Now that I have my summer study abroad planned and underway, I need to start thinking about my semester program. After looking over my degree requirements and talking to various advisors, I decided the best time for me to go will be next spring when I’m a sophomore. That way I will be able to recover after this summer before jumping into another country and I won’t have as much trouble finding classes to fit my requirements. This spring I’ve mainly been focusing on getting my German ducks in order, but the past few weeks I’ve been shopping for a semester program that will work for me. OU offers dozens and dozens of programs all over the world, but finding one that fits my specific needs is a little tricker than I had expected. The main difficulty I am struggling with is my need for math courses. Since I’m a math major, it would be extremely difficult to go a semester without taking any math and still stay on track for graduation. I don’t feel entirely comfortable taking math in another language, so I am limited to universities which offer math classes in English to international students. Most universities that I’ve looked at only offer certain classes to international students and technical subjects are not usually among them. Universities tend to offer the humanities and social sciences over straight STEM subjects. That being said, I do have a few promising programs bookmarked, so stay tuned to see how those turn out.
For one of my classes this semester I went down to the OU law building south of the dorms to attend a showing of REMAND, a documentary about the ongoing reform of the Ugandan legal system. Since the adoption of their new constitution, Ugandans have been trying to develop their government to be as efficient and productive as possible. In order to properly organize their legal system, the Ugandan government turned to U.S. lawyers and professors who offered to host Ugandan lawyers in the U.S. and show them first-hand how the U.S. legal system worked. After observing this system, the Ugandan lawyers were able to go back and implement parts of our system that worked for them. One idea that was suggested by U.S. students attending a legal conference in Uganda was the introduction of plea-bargaining into the Ugandan system. According to Ugandan law, after a criminal was arrested but before he was tried in court, he needed to be kept in prison. However, the court system was overwhelmed by its caseload and prisoners could wait six or seven years in prison for their trial. Even children who were accused of a charge could be imprisoned for years in terrible conditions. The backlog in the courts resulted in an overcrowded prison system. The documentary showed over three thousand men being kept in a facility designed for six hundred. I found it very interesting that in this specific case, U.S. lawyers were able to help implement certain aspects of the U.S. legal system, such as plea-bargaining, without coercing Uganda to imitate us entirely. I find too often that humanitarian efforts attempt to make others just like us, even if that’s not what’s best for them.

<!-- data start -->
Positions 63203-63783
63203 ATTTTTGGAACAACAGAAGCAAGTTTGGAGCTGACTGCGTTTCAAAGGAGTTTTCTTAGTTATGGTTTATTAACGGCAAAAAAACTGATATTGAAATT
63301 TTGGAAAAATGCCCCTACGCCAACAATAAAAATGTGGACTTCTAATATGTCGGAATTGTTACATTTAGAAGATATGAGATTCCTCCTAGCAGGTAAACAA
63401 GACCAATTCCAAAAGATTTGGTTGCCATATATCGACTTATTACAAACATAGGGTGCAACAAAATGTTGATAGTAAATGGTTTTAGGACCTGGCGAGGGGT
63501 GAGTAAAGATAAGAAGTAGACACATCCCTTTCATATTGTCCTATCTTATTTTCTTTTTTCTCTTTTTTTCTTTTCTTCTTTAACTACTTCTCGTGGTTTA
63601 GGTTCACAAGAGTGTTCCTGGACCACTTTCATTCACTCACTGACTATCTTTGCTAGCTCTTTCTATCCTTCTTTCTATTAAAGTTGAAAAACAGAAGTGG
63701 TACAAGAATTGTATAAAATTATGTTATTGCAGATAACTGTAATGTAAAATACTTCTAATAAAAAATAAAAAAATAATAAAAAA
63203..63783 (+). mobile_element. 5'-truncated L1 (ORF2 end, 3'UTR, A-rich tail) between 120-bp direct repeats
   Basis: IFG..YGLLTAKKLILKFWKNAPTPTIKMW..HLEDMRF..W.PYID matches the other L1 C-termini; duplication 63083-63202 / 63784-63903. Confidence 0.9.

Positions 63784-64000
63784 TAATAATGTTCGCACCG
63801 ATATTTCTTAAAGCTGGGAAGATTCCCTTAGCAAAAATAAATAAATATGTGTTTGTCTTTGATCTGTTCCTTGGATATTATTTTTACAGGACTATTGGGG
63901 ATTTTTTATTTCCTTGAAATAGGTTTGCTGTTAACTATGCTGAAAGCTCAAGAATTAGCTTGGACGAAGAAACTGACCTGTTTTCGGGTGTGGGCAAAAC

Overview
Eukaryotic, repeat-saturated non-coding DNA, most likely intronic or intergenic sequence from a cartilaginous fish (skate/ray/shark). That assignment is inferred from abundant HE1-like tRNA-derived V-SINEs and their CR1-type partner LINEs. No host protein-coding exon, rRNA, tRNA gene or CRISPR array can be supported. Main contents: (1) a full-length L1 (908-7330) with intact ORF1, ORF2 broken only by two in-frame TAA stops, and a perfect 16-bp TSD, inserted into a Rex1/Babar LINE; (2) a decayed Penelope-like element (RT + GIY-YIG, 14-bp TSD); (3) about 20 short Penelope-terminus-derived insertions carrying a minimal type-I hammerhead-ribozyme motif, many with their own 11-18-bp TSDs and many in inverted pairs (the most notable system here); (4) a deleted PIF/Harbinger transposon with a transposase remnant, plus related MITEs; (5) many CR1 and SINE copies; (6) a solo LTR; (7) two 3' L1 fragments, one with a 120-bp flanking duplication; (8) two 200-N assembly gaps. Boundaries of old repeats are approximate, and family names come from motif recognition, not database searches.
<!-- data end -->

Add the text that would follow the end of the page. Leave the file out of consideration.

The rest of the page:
Two weeks ago I was able to attend the OU Cousins’ BBQ, the group’s big annual celebration. OU Cousins focuses on helping students feel at home here in Oklahoma and to cap off the year they host a stereotypical American get-together, a BBQ. Buses full of students shuttled U.S. and international students alike to a ranch some 15 or so minutes from Norman. There they were greeted by cowboy hats and red and blue bandanas to help everyone get in the spirit. After filling out name tags with names and countries, students got in line for traditional BBQ fare: brisket, fried chicken, baked beans, potato salad, and brownies. Long tables were set up on the dirt floor of the barn and a live band played covers of well-known country songs in the corner. After dinner, students were called out onto the floor to participate in country dancing. I must admit, even being from the States, the whole experience was a little overwhelming. BBQ food and country music, and ranches are a part of my life and not remarkable on their own. However, this BBQ brought everything together into one, over-the-top event. It was fun and I understand why OU Cousins chooses to host this particular event, but I do wonder how it was perceived by the international students. Many of them seemed to enjoy it but others remained at the tables, looking as though they felt terribly out of place. It was amusing to realize that this gathering, with cowboy hats and country music and fried chicken, was a legitimate stereotype that other countries had about some Americans. It makes me wonder what stereotypes I’ve heard about other countries that are as incredibly niche and exaggerated as the ones at the BBQ.